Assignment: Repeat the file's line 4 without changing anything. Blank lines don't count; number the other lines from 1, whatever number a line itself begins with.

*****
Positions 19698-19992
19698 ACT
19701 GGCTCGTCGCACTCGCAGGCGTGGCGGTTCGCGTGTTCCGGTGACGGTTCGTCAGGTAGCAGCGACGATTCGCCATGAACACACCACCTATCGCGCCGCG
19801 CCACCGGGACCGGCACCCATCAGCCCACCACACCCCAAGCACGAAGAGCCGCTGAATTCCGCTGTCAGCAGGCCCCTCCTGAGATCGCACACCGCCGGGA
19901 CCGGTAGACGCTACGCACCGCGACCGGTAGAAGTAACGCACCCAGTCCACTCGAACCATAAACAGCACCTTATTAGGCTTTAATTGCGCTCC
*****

19801 CCACCGGGACCGGCACCCATCAGCCCACCACACCCCAAGCACGAAGAGCCGCTGAATTCCGCTGTCAGCAGGCCCCTCCTGAGATCGCACACCGCCGGGA